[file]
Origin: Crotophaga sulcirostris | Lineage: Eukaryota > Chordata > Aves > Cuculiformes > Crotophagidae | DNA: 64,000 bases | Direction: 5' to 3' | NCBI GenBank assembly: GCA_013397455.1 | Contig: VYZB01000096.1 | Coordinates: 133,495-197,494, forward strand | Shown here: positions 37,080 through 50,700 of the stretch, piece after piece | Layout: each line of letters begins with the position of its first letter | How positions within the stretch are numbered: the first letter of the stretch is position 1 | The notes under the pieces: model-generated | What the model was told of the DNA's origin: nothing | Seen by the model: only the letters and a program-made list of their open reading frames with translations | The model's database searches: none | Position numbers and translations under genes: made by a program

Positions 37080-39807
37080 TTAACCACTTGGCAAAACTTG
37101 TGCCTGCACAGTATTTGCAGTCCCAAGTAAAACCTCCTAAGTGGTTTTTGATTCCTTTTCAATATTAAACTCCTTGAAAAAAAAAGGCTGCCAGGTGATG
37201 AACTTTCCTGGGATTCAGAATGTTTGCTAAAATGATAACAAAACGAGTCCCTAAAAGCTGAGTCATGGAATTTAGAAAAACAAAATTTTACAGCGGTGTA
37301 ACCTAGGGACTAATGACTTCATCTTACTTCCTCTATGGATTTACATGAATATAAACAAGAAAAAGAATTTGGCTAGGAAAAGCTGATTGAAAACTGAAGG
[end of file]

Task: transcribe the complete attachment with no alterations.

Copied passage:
Origin: Crotophaga sulcirostris | Lineage: Eukaryota > Chordata > Aves > Cuculiformes > Crotophagidae | DNA: 64,000 bases | Direction: 5' to 3' | NCBI GenBank assembly: GCA_013397455.1 | Contig: VYZB01000096.1 | Coordinates: 133,495-197,494, forward strand | Shown here: positions 37,080 through 50,700 of the stretch, piece after piece | Layout: each line of letters begins with the position of its first letter | How positions within the stretch are numbered: the first letter of the stretch is position 1 | The notes under the pieces: model-generated | What the model was told of the DNA's origin: nothing | Seen by the model: only the letters and a program-made list of their open reading frames with translations | The model's database searches: none | Position numbers and translations under genes: made by a program

Positions 37080-39807
37080 TTAACCACTTGGCAAAACTTG
37101 TGCCTGCACAGTATTTGCAGTCCCAAGTAAAACCTCCTAAGTGGTTTTTGATTCCTTTTCAATATTAAACTCCTTGAAAAAAAAAGGCTGCCAGGTGATG
37201 AACTTTCCTGGGATTCAGAATGTTTGCTAAAATGATAACAAAACGAGTCCCTAAAAGCTGAGTCATGGAATTTAGAAAAACAAAATTTTACAGCGGTGTA
37301 ACCTAGGGACTAATGACTTCATCTTACTTCCTCTATGGATTTACATGAATATAAACAAGAAAAAGAATTTGGCTAGGAAAAGCTGATTGAAAACTGAAGG